In yet another move against farmers, the FDA recently took a "no holds barred" approach to being adversarial to farmers. They attacked one of their own.
If you were wondering if the FDA was your friend as a farmer...it looks like 'no'. The move looks to be an attempt to rid the agency of anyone who might be sympathetic to farmers.
FDA Memo Threatens Agency’s Farmer Employees
12/25/2010 2:00 PM M.P. Taylor
Just months short of his January retirement from the Food and Drug Administration, Lonnie Luther received word that his employer deemed his part-time farming operation a conflict of interest. He had, the memo said, 60 days to either sell his farm or quit his job.
Luther wasn’t alone. In fact, every FDA employee with any interest in farming received the same memo. And while FDA officials have put a hold on the order while the ethics rule on which it is based makes its way up the bureaucratic ladder for top-level reconsideration, employees fear the worst.
“I feared they might strip me of my retirement annuity” for refusing to sell or quit, and for going public with the memo, Luther said. “I still have anxieties and fears about what they might come up with.”
An FDA official, who would not speak to Lancaster Farming specifically about Luther’s case and could offer only background information on the policy, said the agency’s ethics rules are no different from those of any other government entity, although clearly they have never been enforced.
At issue is a new interpretation of the 10-year-old Supplemental Standards for Ethical Conduct for Employees of the Department of Health and Human Services. Should an “FDA regulated product” apply to farm crops and food animals?
Vincent Tolino, the ethics and integrity director who wrote the sell-or-quit memo, decided it did, although he told the Maryland Gazette newspapers that “there was really no exact point when an interpretation changed.”
But change it did and, in his memo to Luther, Tolino stated that “because the ... operations you are involved in are significantly regulated by FDA, you are prohibited from retaining this financial interest.”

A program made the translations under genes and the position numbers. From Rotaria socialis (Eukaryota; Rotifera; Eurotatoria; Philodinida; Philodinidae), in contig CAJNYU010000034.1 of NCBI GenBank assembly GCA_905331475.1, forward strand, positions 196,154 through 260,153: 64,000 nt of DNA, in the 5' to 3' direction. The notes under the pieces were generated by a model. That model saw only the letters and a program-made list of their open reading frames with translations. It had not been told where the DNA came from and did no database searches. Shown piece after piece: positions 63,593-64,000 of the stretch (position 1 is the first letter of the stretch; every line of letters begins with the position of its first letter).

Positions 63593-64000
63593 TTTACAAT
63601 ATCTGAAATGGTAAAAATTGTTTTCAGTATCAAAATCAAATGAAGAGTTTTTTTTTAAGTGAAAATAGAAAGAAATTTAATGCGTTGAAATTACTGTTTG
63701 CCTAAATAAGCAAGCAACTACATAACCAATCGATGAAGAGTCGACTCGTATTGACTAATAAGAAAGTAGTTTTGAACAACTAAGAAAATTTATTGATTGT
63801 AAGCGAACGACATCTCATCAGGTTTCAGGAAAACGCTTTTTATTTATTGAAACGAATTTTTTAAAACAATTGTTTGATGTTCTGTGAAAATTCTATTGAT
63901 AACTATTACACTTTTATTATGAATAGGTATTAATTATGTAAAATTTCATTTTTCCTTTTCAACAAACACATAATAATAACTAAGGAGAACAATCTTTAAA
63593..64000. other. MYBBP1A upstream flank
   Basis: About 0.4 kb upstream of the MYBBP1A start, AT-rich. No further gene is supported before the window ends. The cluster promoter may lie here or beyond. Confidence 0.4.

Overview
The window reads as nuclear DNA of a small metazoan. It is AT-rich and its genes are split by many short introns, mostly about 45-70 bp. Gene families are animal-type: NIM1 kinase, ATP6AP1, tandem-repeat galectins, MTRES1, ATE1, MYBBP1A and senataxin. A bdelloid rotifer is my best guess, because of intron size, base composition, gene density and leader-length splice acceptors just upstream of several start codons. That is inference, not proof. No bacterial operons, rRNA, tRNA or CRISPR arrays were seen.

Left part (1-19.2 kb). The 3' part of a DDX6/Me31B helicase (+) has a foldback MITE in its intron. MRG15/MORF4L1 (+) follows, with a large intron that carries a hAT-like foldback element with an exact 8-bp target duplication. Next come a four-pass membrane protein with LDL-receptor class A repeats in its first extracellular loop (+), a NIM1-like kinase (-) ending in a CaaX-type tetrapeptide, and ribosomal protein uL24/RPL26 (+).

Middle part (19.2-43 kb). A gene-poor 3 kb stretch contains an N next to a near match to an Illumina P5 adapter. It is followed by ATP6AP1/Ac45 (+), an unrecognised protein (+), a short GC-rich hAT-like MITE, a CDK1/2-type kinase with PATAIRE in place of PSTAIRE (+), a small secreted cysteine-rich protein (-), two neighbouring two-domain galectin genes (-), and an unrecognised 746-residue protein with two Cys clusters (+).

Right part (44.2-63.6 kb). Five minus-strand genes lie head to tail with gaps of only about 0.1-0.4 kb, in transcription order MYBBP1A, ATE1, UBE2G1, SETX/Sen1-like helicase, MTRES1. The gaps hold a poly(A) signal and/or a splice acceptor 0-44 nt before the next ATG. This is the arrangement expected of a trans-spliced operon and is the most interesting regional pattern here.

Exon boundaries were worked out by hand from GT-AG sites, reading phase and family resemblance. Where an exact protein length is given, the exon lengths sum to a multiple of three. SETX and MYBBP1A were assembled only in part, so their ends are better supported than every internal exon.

Luther, a special assistant to the director of the FDA’s Office of New Animal Drug Evaluation, has been with the agency since 1974 and the owner of a Damascus, Md., farm for almost as long. He said that every year he has filed papers declaring his interest in the farm, where he and wife, Mina, raise corn, soybeans, hay, beef cattle and show chickens.
Where, he asked FDA officials, is the conflict of interest? It was a question to which he said he received no satisfactory answer.
He has never, he insists, attempted to parlay his position with FDA into an unfair marketing advantage for his small farming operation. He owns the farm “because this is how I want to live. I grew up on a farm and wanted to continue that lifestyle.”
Katherine Weld, a colleague of Luther’s who is nowhere near retirement, raises meat goats on her 26-acre farm just outside Frederick, Md. She admits to being “off the deep end” over the memo and is planning to leave the agency if it ultimately becomes necessary.
“I’m not going to give up this lifestyle,” she said of the farm. “I like the hard work and satisfaction of raising an animal, and I have started to look for jobs.”
Like Luther, she sees no conflict of interest in her farming operation and job.
“I’m not saying the meat is FDA-approved, and I don’t tell anyone I work for the FDA,” she said. “Using that information for marketing would be a problem, and it would be wrong.”
However, she said the ethics rule has been bent so far that “you can’t sell a tomato out of your backyard garden,” and she also believes it would bar children from participating in 4-H activities.
“This isn’t Enron,” she said of the alleged ethics violations.
Although Weld doesn’t personally know of any employee who has sold a farm, that doesn’t mean it hasn’t happened since the memo was sent to FDA employees nationwide.
While they wait for the bureaucracy to work its will on the ethics rule interpretation, they all live in “fear the ax is going to fall,” she said.
Since so many of the agency’s most valued professionals may choose to quit, she thinks the agency is making a big mistake in beefing up its ethics rule interpretation.
“If they’re afraid of losing their institutional knowledge, pushing people out the door is not the way to keep them,” she said.
Luther is far less diplomatic in his assessment of the situation, calling the agency’s ethics staff “a bunch of idiots who have decided to exercise their intelligence. It’s just nonsense, unbelievable stuff.”